A majority of Americans believe that Trump’s incompetency has led to the sickness and death sweeping the country. But the current Democratic alternative to Trumpism is uninspiring.
Many years ago, walking with my daughter, then three years old, I was discussing something adult with a friend. She tugged on my arm until I asked her what was the matter, and she said sadly, “Daddy, no one is paying attention to me.” I leaned over and trying to console her, I said, “Sweetie, everyone feels that way, but grownups don’t say it out loud.”
Apparently, I was wrong. There are people, ostensibly grown up, who do feel they are not getting enough attention and need constantly to display their insecurities, anxieties, and self-promoted achievements before others – or in front of the whole world. In the United States you cannot read a newspaper or watch the news on television without seeing the leader of what he and others, less and less convincingly, proclaim as the “free world” preen and posture and broadcast how great he is, how historic his achievements, and how misunderstood he is. With over 100,000 deaths from Covid-19, many of them preventable, and protests and demonstrations against police brutality in over 700 towns and cities across the country, the president of the richest and most powerful country in the world longs to emulate more unchecked authoritarian and militaristic leaders in other countries. He raves about the need for domination of the streets, dishonestly claims that the protestors are anarchists and terrorists, attacks journalists as “the enemy of the people,” and praises the most vicious behavior of his police and the armed forces. He encourages the police to use more brutal methods and pardons those who have committed war crimes. He fears appearing weak, and when hustled into the bunker under the White House, he bristled at the epithet pinned on him by young people: “Bunker Boy.” In his rage this narcissistic toddler had the military clear protestors from the park in front of his mansion so he could stride defiantly across the street and hold a Bible aloft. Most people watching that profane spectacle doubt whether he ever opened the Holy Book or is able to quote a passage from it.
Trump’s power is enormous and largely unchecked by the various checks and balances of our normal constitutional operations. The complaints or censures of other nations have no effect on him, for no other power can stand up to the United States (remember the Soviet Union?) The guardian of the Constitution, the Supreme Court, has a conservative majority, as does the Republican-dominated Senate; and the president, as one of his enablers put it not long ago, is a branch of government all to himself. Ironically, what might constrain him are not the carefully constructed institutions so intricately laid down by the Founding Fathers but something beyond his or, indeed, anyone’s control – the novel coronavirus. In its slow, insidious way, the pandemic is undermining support for the government itself. The poor and most needy are the ones who are suffering the most and receiving the least from their elected officials. A majority of Americans believe that Trump’s incompetency has led to the sickness and death sweeping the country. Americans love shouting that they are “Number One.” Well, as it turns out in cases of sickness and death from this deadly virus, we are, indeed, the world leader. We can add that to another singular achievement of the American system: we are also number one in the number of people in jails and prisons. If you want to maintain the extraordinary wealth in American hands, and the polarizing inequality within the country between the top and bottom of society, then you need tough police to patrol the poor and a prison system in which to warehouse them.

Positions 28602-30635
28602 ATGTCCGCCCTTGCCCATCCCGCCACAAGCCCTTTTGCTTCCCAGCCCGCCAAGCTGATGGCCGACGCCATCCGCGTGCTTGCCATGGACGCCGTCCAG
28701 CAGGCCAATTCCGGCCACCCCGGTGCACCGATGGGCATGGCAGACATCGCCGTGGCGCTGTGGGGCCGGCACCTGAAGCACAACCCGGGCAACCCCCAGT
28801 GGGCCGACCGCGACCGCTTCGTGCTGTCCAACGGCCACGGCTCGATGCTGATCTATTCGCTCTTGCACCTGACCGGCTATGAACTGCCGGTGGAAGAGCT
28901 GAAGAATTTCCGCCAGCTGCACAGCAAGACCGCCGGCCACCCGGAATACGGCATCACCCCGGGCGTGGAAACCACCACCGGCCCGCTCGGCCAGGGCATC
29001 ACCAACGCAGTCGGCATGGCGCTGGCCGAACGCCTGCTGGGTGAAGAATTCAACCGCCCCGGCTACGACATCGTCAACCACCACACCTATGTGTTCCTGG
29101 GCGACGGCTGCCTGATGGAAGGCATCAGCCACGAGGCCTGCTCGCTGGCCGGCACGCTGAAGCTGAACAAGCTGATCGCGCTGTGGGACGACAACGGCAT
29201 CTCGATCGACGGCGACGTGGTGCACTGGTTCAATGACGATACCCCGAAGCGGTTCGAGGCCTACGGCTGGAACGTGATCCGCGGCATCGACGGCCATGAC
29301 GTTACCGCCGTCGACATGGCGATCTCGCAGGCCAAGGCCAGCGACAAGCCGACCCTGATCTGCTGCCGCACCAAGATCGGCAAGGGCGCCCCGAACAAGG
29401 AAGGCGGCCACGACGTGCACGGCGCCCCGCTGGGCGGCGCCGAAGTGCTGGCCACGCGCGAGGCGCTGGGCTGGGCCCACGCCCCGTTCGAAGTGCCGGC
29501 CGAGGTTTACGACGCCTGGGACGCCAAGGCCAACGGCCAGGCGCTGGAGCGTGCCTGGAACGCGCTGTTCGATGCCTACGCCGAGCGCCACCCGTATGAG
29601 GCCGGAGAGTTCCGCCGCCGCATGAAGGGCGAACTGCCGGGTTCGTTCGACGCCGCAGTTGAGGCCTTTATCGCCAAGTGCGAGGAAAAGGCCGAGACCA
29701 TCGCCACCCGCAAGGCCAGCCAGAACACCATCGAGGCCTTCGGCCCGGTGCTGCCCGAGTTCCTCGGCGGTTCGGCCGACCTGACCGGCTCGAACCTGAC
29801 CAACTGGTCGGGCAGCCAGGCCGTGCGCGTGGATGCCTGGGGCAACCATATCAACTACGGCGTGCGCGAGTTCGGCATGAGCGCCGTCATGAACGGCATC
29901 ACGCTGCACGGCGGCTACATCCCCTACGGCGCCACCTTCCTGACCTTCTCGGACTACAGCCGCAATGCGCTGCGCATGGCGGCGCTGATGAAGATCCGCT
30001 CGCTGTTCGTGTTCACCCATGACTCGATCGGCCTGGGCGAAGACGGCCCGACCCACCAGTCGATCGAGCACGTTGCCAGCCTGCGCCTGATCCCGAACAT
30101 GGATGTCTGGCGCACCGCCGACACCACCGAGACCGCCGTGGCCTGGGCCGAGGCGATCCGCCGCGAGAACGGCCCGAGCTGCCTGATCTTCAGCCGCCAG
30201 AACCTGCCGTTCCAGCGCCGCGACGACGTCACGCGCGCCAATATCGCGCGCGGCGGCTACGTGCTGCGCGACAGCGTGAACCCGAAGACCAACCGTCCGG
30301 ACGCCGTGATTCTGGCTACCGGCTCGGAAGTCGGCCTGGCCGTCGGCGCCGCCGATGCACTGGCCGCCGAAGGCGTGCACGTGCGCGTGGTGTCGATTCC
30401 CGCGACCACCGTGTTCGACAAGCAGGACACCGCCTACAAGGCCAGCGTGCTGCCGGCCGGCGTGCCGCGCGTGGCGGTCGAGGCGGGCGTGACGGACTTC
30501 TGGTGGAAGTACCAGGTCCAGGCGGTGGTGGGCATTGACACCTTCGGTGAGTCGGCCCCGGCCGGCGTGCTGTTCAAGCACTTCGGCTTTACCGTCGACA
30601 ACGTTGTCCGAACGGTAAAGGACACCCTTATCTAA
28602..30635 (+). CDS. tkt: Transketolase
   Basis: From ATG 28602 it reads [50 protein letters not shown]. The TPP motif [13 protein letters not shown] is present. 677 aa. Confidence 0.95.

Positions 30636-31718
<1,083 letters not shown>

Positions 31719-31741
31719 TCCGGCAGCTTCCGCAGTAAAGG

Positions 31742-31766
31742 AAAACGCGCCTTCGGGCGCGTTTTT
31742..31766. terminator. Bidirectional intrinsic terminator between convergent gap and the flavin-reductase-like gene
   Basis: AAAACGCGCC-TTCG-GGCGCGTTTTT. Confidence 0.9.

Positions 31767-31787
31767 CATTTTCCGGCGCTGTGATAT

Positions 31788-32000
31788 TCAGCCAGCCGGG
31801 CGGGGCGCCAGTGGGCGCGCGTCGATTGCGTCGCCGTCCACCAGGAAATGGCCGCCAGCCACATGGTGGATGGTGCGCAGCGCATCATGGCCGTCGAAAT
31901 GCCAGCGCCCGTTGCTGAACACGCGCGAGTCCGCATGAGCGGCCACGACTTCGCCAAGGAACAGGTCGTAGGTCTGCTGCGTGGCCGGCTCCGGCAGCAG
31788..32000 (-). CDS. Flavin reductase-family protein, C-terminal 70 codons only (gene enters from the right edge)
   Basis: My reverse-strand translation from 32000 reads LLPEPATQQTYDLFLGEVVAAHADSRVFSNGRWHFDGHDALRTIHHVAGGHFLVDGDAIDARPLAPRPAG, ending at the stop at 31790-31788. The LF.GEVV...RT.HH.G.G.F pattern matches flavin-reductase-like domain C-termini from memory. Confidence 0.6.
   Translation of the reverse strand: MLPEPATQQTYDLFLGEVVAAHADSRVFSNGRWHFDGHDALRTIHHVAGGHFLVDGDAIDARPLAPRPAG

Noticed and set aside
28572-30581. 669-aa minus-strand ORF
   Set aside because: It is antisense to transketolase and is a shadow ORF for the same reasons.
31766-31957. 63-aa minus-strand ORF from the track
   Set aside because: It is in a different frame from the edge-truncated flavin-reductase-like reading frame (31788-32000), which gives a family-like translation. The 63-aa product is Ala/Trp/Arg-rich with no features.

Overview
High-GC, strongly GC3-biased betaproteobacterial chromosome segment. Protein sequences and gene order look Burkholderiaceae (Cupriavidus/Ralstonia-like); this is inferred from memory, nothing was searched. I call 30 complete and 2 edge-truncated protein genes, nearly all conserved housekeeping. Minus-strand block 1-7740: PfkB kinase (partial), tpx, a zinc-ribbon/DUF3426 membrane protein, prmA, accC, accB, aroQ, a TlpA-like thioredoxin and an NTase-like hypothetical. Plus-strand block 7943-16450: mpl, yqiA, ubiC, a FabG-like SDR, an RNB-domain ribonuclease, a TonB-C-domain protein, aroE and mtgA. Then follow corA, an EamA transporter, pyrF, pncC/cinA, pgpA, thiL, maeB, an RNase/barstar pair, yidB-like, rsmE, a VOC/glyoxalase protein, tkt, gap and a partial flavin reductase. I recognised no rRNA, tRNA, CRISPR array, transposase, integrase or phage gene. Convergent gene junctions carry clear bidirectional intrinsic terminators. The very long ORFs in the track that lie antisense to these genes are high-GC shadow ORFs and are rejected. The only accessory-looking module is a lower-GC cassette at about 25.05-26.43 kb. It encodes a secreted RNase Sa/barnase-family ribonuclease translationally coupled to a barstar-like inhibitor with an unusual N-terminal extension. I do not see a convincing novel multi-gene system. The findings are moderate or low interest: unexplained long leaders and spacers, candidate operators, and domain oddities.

Republicans, following their hero Ronald Reagan, believe that government is the problem not the solution. They are prepared to follow Trump into the abyss. Democrats at least understand that government when it acts effectively puts the common good above personal interest and greed. But the current Democratic alternative to Trumpism is uninspiring. The rehashed liberalism of Joseph Biden, his flaccid performances from his basement shelter, his indebtedness to the traditional Democratic Party way of doing politics (compromise, concessions, sprinkled with retreat from any confrontation with the powerful and privileged) do not bode well for the kinds of real reform – that is, radical change – that the country needs and for which Left-Wing youth yearns. The actual choice this year appears to be between glacial, business-as-usual programs and the accelerating damage of Trump and the Right Wing. Someone wrote recently that in a pandemic everyone becomes a socialist, that is, they understand the importance of good, democratic, responsive government that takes the welfare of the people seriously and promotes social justice and greater equality. Whether that message will win over enough voters six months from now to truly drain the swamp in Washington cannot yet be determined. But what is evident right now is that the crocodiles in charge at the moment are beginning to worry. Danger remains, however, that vicious reptiles when trapped will strike out.